Great advice from World BJJ and ADCC champ Marcelo Garcia on the best way to improve in BJJ, Gi vs No Gi, conditioning etc…Transcribed by royalgrapplingacademy from a youtube interview by Matt Arroyo.
What year did you start training, and how old were you?
Marcelo Garcia: I started when I was 12 years old, man, that must be 1994. That year was split between Judo and Jiu-Jitsu, thats how I started. At that time Judo and Jiu-Jitsu were kinda the same thing to me.
How many years did it take to get your Blackbelt?
I got my blackbelt in 2002, so thats 1994 to 2002, 8 years.
There’s so many great grapplers out there but why are so good? What makes your game so good?
I don’t know how good I am, I don’t like to think about that. One thing I believe and I’m proud to say is I think I love JiuJitsu more than anyone else. I’m sure I stayed on the mats training more than a lot of people. I believe that helped me a lot over the years. I think it’s one of the secrets, you gotta enjoy what you do, if you don’t enjoy it you’re not gonna go too far.
What do you think is more important? Rolling time, drilling or both?
If I have to choose one, I would definitely say rolling, but it doesn’t help if you roll and you don’t know what you’re doing. You have to have a game in your mind you’re gonna work. It’s like you wake up and you have an idea, maybe you see a video online but then you have to go to the mats and if it’s new you have to drill it. Maybe your coach shows a new technique, of course you have to drill it first so you understand the technique and so your body gets familiar with the movements.
What’s the minimum amount of time, per day or by class, you would roll to get good fast?
I don’t like to emphasize numbers, I would say as much as you can so you’re doing more than the other guy. If you want to emphasize numbers I would say at least 2 classes per day and if you want to put a number I think an hour of rolling by each class is good.
You won the worlds at every belt, from Blue to black. What tips would you give to a bluebelt right now looking to win the worlds at every belt?
People need to understand that it’s not easy, there are so many people trying to do the same thing but you have to do more than these other people.
You have to be on the mats more than the other guys, and it’s so important to enjoy being on the mats. One year of my life I trained four times a day, I couldn’t do more than that one year. You should never be satisfied with how much you trained, in my mind I always thought I could have trained more!
Don’t ever think you’re good enough. If you do win the worlds at blue belt don’t think you’re the best, you need to feel like you should train more. That’s how you will improve. I guarantee if you push yourself to the maximum you will have chances to train more.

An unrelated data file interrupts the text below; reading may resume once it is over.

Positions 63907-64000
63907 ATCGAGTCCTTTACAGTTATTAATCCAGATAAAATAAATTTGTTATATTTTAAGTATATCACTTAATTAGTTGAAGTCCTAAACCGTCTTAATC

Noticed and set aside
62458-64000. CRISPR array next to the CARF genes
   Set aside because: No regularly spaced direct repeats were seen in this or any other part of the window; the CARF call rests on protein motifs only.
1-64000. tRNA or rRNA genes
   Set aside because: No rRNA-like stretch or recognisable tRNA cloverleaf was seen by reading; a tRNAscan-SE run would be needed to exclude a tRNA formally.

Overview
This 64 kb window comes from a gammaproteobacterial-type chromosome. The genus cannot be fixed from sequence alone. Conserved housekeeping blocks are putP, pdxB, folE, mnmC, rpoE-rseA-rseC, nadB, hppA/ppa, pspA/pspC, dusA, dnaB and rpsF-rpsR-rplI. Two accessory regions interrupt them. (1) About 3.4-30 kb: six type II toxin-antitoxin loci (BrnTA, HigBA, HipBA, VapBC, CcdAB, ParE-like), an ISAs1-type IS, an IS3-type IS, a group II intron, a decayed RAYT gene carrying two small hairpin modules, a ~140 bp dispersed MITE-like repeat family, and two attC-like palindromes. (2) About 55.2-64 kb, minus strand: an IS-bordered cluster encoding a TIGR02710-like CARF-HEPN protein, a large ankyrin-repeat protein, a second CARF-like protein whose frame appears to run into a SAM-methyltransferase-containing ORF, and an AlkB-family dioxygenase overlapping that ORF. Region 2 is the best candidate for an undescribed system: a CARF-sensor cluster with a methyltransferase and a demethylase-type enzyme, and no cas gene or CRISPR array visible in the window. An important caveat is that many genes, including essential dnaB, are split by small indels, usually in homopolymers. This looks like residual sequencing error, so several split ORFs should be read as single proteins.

You have to try and enjoy all that if you don’t it’s gonna be a pain.
How do feel your game changes from gi to nogi? I noticed you don’t do guillotines in the gi and you don’t use many front collar chokes.
No, I don’t like to try guillotines in the gi because the percentage is very low, the collar gets in the way too much.
In my mind I try to do the same things for both. There are a few exceptions, like obviously I can’t pistol grip nogi, so I just adapt those grips and use wrist and elbow control. I’d advise guys to try notice the difference and adapt your game for both, I still believe there’s not a lot of difference.
It seems like when you compete you never get tired! How do you train your cardio for competition?
I just enjoy being on the mats! I try to do as much as I can when I train, I still try to get in the mats as much as I can. That definitely helps my cardio for JiuJitsu.
You know, sometimes you might be tired but you can’t let your opponent see that you’re getting tired. In training it’s fine, but not in competition. I get tired for sure but I need to believe my opponent is even more tired, if you’re looking like you’re not tired that gives you an edge. Remember, if you push 100%, your opponent has to defend 100%.
One time in a nogi superfight I was having a hard time getting anything and I saw my opponent start to breath heavy. Up to then I was pushing hard but when I saw he was getting tired I pushed even more and then I got something. Before that point I couldn’t get anything but after I kept advancing and eventually finished him.
So, you don’t supplement your JiuJitsu with weight training?
I tried before for 8 months. They pushed me so hard and I never enjoyed it one bit. I don’t feel like it helped my JiuJitsu even one inch! I was always so much more happy when I was just training JiuJitsu. I always felt that the training I did on the mats was so much more important.
Even now all I do is train on the mats. I think it’s been four years since I even jogged outside. I prefer to spend all my energy and sweat on the mats.
For some people that can’t train on the mats so much, I’m sure that training can help. If you don’t have the chance to get yourself exhausted training JiuJitsu maybe you need something else.